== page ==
Gaming 2.0

There are a lot of articles on Digg about gaming Digg, but instead of focusing on gaming Digg everyone should think about this as an inherent flaw in the socially driven sites on the web. I’ll use Digg as an example in this post.

People will always act in their self interest.

Most of this idea’s credit goes to Clayton specifically with Digg, but it could be applied to any “social-web” site that uses a form of voting (delicios, reddit, whoever)—

  • Connect to IRC Server
  • Join a chat room with 90 people
  • “Hey anyone want to make $2? I’ll paypal it to your account in the next hour.”
  • Receive 30 skeptical messages, requesting payment.
  • Tell them to sign up on [insert social networking site here]
  • Tell them to Digg/Delcious/Add an article
  • Check their “recently dugg” or delicious pages to verify
  • Pay them $2.

30 diggs in 45 minutes? If the article has any merit after that, it would just be a snowball effect after the initial influx.

Total cost: $60. Total benefit? That’s the kicker. How valuable is the front page of digg—and for what duration?

The only way to ensure the front page of diggs is more diggs. We could enlist poor college students via a Facebook ad, “want to make $20/week?” Then I could have a few Jason Calacanis like investors dominating the social web.

Did they get it wrong when choosing to pay the power bookmarkers? Instead of paying a power bookmarker $1500, pay 1500 regular users $1. Or 750 users $2.

A scenario like this is where the API happy masses have shot themselves in the foot. The whole Digg game could be scripted.

  • Business XYZ has a super cool Web 2.0 Product they want to ‘virally’ market
  • XYZ signs up at
  • finds out by crunching some numbers on the front page stories (# of diggs, recency of the articles being posted—maybe a few other factors, all available via API) how many diggs in what amount of time will be needed to get to the front page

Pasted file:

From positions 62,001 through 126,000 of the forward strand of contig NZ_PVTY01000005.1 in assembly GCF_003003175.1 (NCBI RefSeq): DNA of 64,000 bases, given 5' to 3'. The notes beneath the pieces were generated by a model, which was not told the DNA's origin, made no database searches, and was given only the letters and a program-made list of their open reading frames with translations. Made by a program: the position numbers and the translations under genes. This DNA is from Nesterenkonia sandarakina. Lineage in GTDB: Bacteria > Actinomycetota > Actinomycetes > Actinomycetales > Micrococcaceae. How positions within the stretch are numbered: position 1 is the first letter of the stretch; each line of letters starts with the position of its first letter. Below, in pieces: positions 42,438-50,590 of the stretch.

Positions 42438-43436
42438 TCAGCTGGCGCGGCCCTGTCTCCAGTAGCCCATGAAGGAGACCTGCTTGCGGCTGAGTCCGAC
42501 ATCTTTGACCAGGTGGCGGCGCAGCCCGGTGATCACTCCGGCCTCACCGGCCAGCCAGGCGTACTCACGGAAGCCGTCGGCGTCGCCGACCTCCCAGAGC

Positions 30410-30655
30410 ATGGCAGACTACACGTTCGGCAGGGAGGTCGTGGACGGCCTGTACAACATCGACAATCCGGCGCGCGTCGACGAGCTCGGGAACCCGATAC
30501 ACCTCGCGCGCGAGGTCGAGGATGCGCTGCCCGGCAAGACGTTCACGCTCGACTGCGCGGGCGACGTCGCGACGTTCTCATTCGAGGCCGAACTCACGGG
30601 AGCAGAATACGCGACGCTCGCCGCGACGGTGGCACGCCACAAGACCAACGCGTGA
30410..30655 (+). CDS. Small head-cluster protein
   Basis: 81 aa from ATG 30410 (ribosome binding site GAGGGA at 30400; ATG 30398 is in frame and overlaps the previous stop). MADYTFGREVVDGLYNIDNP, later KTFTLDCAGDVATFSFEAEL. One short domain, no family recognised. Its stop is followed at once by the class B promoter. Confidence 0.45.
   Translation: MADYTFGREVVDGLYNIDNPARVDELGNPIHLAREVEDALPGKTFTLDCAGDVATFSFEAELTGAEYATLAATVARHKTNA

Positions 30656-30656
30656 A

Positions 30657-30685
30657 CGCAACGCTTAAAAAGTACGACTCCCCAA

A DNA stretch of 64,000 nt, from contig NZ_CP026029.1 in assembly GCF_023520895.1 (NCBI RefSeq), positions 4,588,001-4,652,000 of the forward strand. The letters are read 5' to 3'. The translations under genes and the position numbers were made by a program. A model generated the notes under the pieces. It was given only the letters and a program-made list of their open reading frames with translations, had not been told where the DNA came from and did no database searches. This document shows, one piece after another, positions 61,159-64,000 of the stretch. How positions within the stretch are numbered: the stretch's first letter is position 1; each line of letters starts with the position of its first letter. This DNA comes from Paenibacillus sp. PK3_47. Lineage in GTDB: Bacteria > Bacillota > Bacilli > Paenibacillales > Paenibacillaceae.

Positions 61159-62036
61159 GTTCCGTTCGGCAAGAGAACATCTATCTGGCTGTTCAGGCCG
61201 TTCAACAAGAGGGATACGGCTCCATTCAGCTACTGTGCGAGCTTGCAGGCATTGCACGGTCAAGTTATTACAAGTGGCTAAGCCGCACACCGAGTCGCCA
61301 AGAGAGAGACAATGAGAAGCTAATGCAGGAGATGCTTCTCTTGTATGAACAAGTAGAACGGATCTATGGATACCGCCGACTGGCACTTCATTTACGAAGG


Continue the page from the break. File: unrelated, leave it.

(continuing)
• GameDiggNow has 2000 users online at the current time. They’re all notified that if they digg the XYZ article in the next hour their paypal account will receive $1.
  • Script checks in one hour from notification all of the GameDiggNow digg acccount’s recent Diggs, if they did digg the story, $1 from a GameDiggNow goes to each GameDiggNow User’s PayPal Account.
  • Story is on the front page (For Now)
  • XYZ gets boost in PR that could really last, spends $2000.

People will always act in their self interest. The social web depends on people, who are selfish… which is why Digg (and similar sites) sites cannot sustain over a significant period of time.


About andyhillky
I'm cool.

3 Responses to Gaming 2.0

  1. Interesting take on things. I’ve actually put quite a bit of thought into this one myself.

  2. Ryan Guill says:

    Very interesting concept. Of course, since that would definately not be in digg’s best interest (at least not its owners), wouldn’t creating a site like that eventually just cause digg to come up with a way to thwart that effort? It probably wouldn’t be easy, and their main motivation probably would be that they weren’t getting a slice of the action, not so much about keeping digg “pure”, but still, wouldn’t that just cause digg itself to act to keep that sort of thing from happening? The main problem would be that you couldn’t keep a site like gameDiggNow in the underground if you were going to get enough users to sign up and stay active to be effective…

  3. I posted some of my thoughts on this at my place – but reading through Digg – this has been brought up and discussed numerous times over the last year…..

    I want to see a case study from someone on whether or not it’s worth it.

    Also – they are apparently a number of measures in place to prevent it from going forward.

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